Out came the flashlight and I checked the belt and the clutch. Both were fine, so I started the panhead back up and shifted the transmission into first gear. Nothing happened, the engine just revved and the bike didn’t move an inch. I shifted up to second gear, same results, but this time I could hear some noise coming from the rear tire. After a quick look I concluded that I had sheared off all the rivets holding my rear sprocket to the brake drum. There was definitely no way I could fix that on the side of the road, so out came the phone again and I made a call to Dave in Maryland.
Turned out that Dave was only about an hour and a half from my location and he was glad to come pick me up with his trailer. In the meantime I pushed my motorcycle a quarter mile down the road, up the on ramp, across the bypass and into the parking lot of another gas station. At least this one had a place to sit inside, so I passed the time reading motorcycle magazines.
Dave and his girlfriend arrived around 10pm and we loaded my motorcycle into the trailer and headed for his house. Once there I unpacked all my bags and we got the motorcycle on his lift.
The best repairs start after midnight.
I started tearing down the rear end while Dave went to search for parts in his basement. When I went to remove the lug nuts from my rear wheel, I found that they were all broken. Turns out I hadn’t sheared off my rivets, but instead sheared off all my lug nuts!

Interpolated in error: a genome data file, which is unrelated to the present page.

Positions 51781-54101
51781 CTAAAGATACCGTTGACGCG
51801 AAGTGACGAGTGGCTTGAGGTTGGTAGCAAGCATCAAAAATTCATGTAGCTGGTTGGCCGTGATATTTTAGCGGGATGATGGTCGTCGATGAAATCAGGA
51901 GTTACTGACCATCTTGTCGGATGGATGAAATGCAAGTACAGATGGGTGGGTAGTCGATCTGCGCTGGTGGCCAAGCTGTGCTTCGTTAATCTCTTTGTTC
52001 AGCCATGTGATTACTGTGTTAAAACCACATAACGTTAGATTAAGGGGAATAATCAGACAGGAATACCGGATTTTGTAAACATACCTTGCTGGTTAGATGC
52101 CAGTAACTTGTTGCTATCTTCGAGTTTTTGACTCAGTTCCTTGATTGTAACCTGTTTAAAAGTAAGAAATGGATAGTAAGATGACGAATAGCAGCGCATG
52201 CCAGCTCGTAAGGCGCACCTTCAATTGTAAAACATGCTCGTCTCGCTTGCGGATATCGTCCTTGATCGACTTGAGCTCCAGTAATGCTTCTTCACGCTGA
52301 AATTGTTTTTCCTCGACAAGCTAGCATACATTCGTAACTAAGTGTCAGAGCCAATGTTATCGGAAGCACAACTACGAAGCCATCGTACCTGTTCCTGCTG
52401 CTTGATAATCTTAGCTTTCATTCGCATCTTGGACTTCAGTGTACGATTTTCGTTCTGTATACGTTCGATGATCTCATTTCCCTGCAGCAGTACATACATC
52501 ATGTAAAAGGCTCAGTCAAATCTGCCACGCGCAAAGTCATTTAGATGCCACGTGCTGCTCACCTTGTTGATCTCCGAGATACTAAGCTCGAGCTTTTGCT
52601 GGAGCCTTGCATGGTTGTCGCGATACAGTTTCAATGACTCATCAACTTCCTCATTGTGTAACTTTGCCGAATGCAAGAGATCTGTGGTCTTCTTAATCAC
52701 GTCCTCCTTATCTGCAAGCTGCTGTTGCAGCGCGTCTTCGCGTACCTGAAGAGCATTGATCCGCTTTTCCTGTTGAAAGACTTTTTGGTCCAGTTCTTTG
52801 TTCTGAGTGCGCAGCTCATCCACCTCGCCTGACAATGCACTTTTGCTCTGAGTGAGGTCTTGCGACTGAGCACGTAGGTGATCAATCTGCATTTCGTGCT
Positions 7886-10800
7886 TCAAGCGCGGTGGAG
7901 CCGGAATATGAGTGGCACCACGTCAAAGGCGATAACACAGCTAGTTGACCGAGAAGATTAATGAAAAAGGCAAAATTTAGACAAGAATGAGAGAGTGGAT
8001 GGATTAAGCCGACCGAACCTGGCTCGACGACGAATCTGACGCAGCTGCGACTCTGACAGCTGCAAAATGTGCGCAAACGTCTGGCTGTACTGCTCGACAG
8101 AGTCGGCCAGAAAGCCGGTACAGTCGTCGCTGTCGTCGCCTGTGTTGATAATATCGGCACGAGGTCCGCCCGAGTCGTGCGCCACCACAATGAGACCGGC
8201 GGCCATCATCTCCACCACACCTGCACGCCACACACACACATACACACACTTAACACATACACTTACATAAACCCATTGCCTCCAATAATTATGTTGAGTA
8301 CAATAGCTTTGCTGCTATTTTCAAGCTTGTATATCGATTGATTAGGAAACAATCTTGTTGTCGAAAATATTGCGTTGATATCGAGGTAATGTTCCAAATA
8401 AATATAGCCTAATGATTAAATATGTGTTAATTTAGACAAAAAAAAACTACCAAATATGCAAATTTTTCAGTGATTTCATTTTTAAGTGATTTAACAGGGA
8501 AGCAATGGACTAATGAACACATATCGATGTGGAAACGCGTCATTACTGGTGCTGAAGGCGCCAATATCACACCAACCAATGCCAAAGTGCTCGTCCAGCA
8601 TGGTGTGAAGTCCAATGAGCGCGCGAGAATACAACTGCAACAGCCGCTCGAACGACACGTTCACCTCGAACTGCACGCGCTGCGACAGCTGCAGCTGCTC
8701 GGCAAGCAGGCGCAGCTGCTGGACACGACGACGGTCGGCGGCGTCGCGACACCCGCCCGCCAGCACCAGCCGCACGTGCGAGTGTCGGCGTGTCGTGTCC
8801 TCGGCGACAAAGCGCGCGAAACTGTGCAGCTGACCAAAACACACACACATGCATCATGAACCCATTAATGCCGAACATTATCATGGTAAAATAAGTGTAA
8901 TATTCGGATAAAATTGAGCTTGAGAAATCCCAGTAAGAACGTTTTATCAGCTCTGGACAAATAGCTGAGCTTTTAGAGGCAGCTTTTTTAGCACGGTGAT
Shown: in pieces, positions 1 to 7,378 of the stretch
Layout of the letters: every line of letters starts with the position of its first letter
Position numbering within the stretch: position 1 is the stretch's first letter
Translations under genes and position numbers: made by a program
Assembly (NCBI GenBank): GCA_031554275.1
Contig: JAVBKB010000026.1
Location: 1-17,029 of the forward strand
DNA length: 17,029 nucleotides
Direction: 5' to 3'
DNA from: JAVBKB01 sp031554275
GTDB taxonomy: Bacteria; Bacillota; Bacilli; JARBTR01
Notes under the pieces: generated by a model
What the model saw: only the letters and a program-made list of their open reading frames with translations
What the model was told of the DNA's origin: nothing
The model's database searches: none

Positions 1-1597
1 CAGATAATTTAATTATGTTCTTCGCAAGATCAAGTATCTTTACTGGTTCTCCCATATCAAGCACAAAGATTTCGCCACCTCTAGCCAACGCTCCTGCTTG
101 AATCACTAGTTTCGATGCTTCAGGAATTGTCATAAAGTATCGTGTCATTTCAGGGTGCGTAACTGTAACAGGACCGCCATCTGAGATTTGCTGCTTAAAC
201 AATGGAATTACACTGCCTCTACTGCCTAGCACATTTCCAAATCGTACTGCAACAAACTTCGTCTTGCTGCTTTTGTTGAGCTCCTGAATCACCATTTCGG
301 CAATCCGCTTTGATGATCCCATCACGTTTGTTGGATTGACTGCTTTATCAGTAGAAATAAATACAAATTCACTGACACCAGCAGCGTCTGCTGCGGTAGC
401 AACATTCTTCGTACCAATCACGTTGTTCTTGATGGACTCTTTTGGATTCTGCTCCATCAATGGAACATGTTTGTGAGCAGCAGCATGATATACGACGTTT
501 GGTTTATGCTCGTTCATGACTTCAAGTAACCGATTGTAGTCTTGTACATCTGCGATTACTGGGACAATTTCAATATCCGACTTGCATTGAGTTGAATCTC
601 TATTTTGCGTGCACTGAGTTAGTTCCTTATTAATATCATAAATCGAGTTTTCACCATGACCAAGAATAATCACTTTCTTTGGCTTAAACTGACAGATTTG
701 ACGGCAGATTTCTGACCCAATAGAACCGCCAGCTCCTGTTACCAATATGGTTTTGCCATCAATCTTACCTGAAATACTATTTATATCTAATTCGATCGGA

We don't need no stinking lug nuts!
Dave had been successful in his basement hunt and returned with a complete rear brake hub. We mounted the new hub and borrowed some lug nuts off the front wheel of his WL and I was back in business. We also rebuilt the rear master cylinder, bled the brakes and readjusted the rear chain. When we finally finished, it was 4am, so I decided I should probably get a few hours of sleep instead of just hoping back on the motorcycle.
Around 8am next morning, I took the motorcycle out for a quick test ride before repacking and thanking Dave for all his help.
Ready to roll out after a late night of wrenching.
To make sure I did not get lost, Dave led me out to the highway on his Panhead and within a couple of hours I was back on the Interstate heading for New York. Having lost more than a day’s worth of time hanging out at 24-hour gas stations, I barely got off the motorcycle for the next 400 miles. At gas stops I left the bike running as I filled the tanks, keeping the motorcycle upright to fill them right up to the top.
At about 5:30pm I pulled into Albany, New York, finally catching up with friends, albeit a day late.
Made it to the "start" of the trip.
Photos provided by Riding Vintage.